If you ever want to talk to someone or want more resources than what I've provided, let me know. My private email is





Tags:  dating violence  diversity  domestic violence  perpetrator  survivor 

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Navigating Accountability in our Allyship Journeys

Posted By Amanda Slichter (She, Her, Hers) | Lehigh University, Tuesday, September 26, 2017

Is it tough being an ally? Are you exhausted from calling out your well-intended cisgender coworker, your blatantly racist family member, or your institution’s weak efforts to make your campus more accessible? 

I know that I am. It’s okay if you are, too.

But allies don’t get a gold star, and we certainly don’t get to give up. 

Allyship 101¾ If we have an identity that warrants us privilege, we should do our best to leverage our words and actions to realign the scales by addressing harmful language and behaviors. It might be uncomfortable or “cause conflict,” but it pales in comparison to the discomfort of active oppression for those who hold the marginalized identity. Furthermore, is your response to the injustice causing the conflict, or does the inherent conflict lie in the harm being done by the oppressor? This is a rhetorical question, because your magnifying glass is not the weapon.

With that reminder about basic expectations for allyship as a verb, I do want to recognize that the time and labor invested in active allyship can feel exhausting at times. I’m not denying that. I’m simply asking us to be accountable in knowing the difference between convenience and comfort, as opposed to safety. I’m simply asking us to truly, fully, and publicly live out the values we tout.

Putting parameters on your engagement, or taking a purposeful period of self-care that allows you to re-engage at a more productive point? Absolutely fair.

Ignoring your aunt’s racial slur because it will make the conversation awkward? Not fair. There are a plethora of ways to handle this racism, and you know it. Mentally assess the situation, decide on your strategy, and be an accomplice in dismantling white supremacy. Remember, “The lines of oppression are already drawn… we’re in a fight, so be ready for confrontation and consequence.”(Indigenous Action Media, 2014).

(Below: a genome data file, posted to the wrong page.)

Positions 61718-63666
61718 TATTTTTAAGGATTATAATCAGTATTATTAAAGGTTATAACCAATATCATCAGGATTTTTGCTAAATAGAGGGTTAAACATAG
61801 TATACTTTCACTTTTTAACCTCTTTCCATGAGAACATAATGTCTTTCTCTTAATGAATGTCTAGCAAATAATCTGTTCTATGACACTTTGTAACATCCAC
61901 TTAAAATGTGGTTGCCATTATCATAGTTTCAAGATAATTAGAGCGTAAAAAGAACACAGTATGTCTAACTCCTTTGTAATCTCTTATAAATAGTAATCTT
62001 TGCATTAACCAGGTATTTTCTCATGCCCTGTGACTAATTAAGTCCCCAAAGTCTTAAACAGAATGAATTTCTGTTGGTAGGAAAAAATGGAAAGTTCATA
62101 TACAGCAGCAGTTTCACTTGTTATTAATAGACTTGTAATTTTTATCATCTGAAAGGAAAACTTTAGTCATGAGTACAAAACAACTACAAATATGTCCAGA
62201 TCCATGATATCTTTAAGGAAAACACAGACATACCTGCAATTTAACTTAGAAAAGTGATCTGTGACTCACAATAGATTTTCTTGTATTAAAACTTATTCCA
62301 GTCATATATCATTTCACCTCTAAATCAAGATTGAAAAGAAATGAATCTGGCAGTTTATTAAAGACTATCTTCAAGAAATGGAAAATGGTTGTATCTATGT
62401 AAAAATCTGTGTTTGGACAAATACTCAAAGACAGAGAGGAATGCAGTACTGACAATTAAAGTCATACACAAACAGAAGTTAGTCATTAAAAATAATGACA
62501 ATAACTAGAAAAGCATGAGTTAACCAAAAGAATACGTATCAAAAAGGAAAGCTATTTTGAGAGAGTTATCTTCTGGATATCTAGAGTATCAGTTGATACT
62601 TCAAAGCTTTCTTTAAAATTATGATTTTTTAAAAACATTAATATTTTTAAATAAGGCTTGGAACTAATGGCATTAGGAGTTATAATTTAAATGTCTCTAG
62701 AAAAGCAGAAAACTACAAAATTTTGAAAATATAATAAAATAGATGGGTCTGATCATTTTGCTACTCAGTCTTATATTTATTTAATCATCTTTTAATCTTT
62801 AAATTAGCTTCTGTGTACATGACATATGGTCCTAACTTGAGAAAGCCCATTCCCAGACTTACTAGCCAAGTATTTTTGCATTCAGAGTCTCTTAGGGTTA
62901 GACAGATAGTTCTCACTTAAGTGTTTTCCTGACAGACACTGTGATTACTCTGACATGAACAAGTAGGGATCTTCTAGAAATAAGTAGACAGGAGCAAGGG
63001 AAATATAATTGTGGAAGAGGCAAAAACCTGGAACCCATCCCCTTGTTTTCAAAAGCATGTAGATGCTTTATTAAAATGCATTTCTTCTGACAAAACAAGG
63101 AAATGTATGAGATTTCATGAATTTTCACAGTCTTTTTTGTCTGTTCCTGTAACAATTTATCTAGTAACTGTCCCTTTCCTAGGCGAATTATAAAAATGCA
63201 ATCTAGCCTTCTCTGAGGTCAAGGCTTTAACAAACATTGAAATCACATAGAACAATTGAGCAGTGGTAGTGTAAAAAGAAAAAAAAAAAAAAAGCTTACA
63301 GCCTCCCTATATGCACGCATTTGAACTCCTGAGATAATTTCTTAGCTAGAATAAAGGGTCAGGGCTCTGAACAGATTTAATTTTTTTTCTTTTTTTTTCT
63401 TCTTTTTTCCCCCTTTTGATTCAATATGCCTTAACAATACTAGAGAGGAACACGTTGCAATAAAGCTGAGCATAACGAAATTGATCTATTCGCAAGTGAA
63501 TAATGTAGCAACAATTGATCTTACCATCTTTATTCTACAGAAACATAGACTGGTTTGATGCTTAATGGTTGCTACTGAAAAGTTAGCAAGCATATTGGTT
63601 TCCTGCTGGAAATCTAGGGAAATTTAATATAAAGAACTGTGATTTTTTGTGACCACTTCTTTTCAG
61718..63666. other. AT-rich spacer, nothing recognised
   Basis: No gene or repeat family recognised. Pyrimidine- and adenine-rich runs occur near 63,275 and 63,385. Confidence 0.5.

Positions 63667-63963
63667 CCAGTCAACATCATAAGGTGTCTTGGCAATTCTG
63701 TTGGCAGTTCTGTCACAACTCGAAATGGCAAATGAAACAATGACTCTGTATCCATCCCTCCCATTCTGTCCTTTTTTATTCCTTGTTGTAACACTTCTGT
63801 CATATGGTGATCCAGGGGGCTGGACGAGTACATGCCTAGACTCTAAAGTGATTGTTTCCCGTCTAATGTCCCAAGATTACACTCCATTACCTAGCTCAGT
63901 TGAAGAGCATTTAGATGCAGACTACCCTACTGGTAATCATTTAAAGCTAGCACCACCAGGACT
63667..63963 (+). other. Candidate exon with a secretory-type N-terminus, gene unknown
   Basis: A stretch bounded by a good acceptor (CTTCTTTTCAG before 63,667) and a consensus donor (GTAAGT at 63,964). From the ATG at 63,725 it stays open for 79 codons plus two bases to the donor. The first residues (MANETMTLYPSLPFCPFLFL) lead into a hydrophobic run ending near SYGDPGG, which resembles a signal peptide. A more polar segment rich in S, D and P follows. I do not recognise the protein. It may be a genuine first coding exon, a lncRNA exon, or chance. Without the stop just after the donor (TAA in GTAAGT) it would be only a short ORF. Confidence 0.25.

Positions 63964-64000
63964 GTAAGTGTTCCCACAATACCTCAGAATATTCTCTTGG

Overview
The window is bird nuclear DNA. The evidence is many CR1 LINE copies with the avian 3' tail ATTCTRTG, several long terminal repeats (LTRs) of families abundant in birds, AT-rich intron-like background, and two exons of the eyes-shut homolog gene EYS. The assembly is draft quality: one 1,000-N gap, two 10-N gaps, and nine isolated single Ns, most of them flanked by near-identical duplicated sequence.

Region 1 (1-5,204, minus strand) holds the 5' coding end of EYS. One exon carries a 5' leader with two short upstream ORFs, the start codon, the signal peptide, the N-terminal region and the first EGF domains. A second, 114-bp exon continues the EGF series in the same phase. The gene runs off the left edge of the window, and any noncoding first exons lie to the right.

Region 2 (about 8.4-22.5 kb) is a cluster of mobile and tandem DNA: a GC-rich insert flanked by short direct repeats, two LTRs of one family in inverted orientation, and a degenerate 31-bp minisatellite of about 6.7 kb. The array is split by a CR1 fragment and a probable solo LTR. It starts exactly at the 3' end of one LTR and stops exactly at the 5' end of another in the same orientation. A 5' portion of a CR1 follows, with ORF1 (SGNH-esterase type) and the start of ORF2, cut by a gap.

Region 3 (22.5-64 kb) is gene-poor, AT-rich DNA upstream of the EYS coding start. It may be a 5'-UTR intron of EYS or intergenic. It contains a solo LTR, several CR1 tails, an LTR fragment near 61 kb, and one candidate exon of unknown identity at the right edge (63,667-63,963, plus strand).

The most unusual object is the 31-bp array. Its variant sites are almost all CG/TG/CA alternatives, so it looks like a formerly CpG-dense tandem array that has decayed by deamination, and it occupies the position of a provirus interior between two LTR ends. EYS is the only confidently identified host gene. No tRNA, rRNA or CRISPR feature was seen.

I say all of this knowing that we will often fail. In the last year, I can think of specific instances along my own allyship journey that are marked by moments of shameful inaction. So when I ask for more accountability, don’t think that I exclude myself from this plea.

In fact, to move beyond the abstract and into something more tangible, I’m going to name three specific allyship expectations I’ve struggled to consistently uphold, summarized from this article. If you need an accountability buddy, feel free to join me in re-focusing your own allyship journey.

I’m going to ask friends and colleagues to hold me accountable if…

               #1) I fail to engage.

As mentioned above, stepping up and living up to our values is the crux of allyship accountability. White silence is violence, and human lives are not something to be complacent about. We have a lot of work to do, so engage in responsible call out culture by addressing the issues. But beware of one pitfall¾ The “all opinions are welcome and valid” troupe. Um no, some “opinions” are violent and do not deserve equal space and consideration. (Example: We are NOT here to debate the humanity or worth of trans+ folx. Shut that down.)

               #2) I fail to work WITH marginalized communities.

I need to stay in my lane, because most times it is not my truth to speak. As allies, we need to better recognize when to simply shut up and listen. This will allow us to work on genuine understanding before aimless action and misplaced intentions cause further harm. It’s about working alongside communities and lifting up silenced voices¾ not doing things “for them.” To check in with myself on this, I should internally ask, “What assumptions have I made about this community?” or “What voices or causes are already in place for me to amplify?” The last thing a grassroots cause needs is a well-intended white savior misplacing resources or drowning out community voices.

               #3) I fail to give credit.

Although this can be more challenging, a little extra thought or research goes a long way. If I don’t automatically remember where/who I got the language, idea, or resources from, I need to take the time to loop back and find the source. I can google it! Information is abundant, and whenever possible we must attribute the work to those who have done the labor. We should not co-opt a movement to re-center our own community’s needs. We should not profit off of black or queer creativity. We should not colonize intersectionality by erasing its roots in Critical Race Theory, or fail to give credit to Dr. Kimberlé Crenshaw. Instead, we should take the time to read up on the activists who have come before us. We should come up with our own intellectual property while supporting preexisting liberation movements.

In recent months, I’ve noticed this thirst for accountability more than ever. I want it for myself, for my peers and colleagues, for my institution, and for Student Affairs as an entire field. A lot of harm is being thrown around without consequence. In fact, simply calling ATTENTION to harm seems to hold more risk than actually CAUSING harm via racism, xenophobia, or transphobia. (I see you, Dr. Higgins.)